Monday, August 13, 2012
Honoring The Past
My step grandmother came on our first trip. Well into her nineties, her body occasionally faltered but her mind was crystal clear. I remember staying behind with her one evening when the rest of the group went for a camp fire. We sat in the living room alone in a pair of chairs that faced each other. We talked for an hour, probably the only hour I ever spent alone with her.
I asked question after question. She told me about her childhood and how she met my step grandfather. We talked of the greatest generation and the difference from today's adults. It was an intimate and honest conversation. By the time the rest of the family returned, I felt a bond that spanned generations and the decades that separated us.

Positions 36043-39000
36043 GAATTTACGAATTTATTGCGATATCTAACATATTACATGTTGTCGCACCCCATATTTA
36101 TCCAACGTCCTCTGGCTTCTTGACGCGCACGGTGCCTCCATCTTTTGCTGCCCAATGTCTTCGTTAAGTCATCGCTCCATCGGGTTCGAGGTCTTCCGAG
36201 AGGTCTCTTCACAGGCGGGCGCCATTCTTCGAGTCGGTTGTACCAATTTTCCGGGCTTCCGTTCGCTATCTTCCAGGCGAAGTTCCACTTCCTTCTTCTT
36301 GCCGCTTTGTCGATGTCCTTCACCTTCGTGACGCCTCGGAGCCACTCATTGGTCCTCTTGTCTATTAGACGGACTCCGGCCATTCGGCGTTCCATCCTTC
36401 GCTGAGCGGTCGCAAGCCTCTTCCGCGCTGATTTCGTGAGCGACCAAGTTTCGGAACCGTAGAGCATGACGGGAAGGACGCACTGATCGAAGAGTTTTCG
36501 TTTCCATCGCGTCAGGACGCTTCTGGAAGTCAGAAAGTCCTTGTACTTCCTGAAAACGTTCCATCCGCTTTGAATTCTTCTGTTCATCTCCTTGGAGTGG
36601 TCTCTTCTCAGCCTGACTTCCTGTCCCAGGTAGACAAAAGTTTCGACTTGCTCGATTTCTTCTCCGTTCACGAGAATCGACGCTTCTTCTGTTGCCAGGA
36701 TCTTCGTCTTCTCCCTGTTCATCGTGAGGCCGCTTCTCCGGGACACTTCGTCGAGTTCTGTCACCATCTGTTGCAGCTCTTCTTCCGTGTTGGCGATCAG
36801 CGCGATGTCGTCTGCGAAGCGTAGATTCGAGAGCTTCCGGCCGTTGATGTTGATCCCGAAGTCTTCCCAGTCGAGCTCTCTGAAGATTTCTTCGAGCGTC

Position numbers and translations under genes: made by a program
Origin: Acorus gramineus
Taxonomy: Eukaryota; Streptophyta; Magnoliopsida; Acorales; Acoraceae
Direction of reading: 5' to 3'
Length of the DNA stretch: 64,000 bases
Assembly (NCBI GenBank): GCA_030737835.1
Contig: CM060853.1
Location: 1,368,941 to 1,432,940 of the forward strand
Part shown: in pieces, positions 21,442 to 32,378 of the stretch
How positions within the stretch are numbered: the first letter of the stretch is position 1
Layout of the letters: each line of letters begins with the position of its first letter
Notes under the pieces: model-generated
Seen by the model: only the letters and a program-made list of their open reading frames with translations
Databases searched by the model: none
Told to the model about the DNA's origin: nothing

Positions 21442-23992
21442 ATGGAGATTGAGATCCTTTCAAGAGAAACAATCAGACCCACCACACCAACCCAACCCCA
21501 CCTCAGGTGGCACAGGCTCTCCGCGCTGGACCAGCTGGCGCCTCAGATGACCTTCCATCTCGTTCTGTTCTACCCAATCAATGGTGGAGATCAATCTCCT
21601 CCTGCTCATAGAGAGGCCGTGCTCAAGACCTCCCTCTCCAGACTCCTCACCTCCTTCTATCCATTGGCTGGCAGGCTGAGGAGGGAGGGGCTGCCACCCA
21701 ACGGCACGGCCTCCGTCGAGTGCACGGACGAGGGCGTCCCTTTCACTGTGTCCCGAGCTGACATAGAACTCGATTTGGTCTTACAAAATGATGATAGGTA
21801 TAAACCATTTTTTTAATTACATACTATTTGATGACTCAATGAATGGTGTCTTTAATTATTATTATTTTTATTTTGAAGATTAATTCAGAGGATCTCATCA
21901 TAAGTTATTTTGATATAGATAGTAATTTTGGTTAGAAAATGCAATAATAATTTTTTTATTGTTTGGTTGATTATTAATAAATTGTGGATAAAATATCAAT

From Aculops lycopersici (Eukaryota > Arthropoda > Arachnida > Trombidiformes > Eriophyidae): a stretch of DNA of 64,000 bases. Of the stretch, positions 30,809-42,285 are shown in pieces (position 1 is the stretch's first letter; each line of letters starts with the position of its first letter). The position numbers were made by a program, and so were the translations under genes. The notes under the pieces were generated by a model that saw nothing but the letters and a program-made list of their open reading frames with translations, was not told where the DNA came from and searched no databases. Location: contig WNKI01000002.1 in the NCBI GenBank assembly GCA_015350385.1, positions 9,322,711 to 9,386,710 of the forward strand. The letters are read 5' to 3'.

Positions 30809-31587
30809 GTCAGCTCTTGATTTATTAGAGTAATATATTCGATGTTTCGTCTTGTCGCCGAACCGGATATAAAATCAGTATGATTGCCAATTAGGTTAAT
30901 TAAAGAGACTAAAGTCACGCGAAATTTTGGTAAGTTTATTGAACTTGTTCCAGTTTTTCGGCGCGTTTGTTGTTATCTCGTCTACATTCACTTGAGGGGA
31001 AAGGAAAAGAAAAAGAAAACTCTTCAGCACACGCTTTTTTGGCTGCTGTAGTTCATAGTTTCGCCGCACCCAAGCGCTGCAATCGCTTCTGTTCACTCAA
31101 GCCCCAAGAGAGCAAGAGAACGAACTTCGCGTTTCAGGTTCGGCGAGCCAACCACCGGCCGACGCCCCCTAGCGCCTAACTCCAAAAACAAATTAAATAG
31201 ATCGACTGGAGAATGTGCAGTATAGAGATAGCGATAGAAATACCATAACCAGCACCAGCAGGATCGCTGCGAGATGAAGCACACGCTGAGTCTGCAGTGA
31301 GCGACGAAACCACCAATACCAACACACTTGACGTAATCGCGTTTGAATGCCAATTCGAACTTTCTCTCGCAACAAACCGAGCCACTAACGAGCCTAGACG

We returned to Estes Park two years later, shortly after her passing, to make new memories and mourn that which could never be lived again.
Sometimes when I see the kids running and playing together, I think of my own childhood. I imagine that instead of our offspring, it is actually me and my brothers again. Without a care, we scamper back and forth searching for the next great conquest.
But clearly I am no longer a child. And on this third family reunion in Colorado, I struggle more than ever in the art of balance.
I try to mirror the wisdom of the child in rejoicing in the present,
while honoring the memory of the past.
Posted by Jordan Grumet at 9:55 PM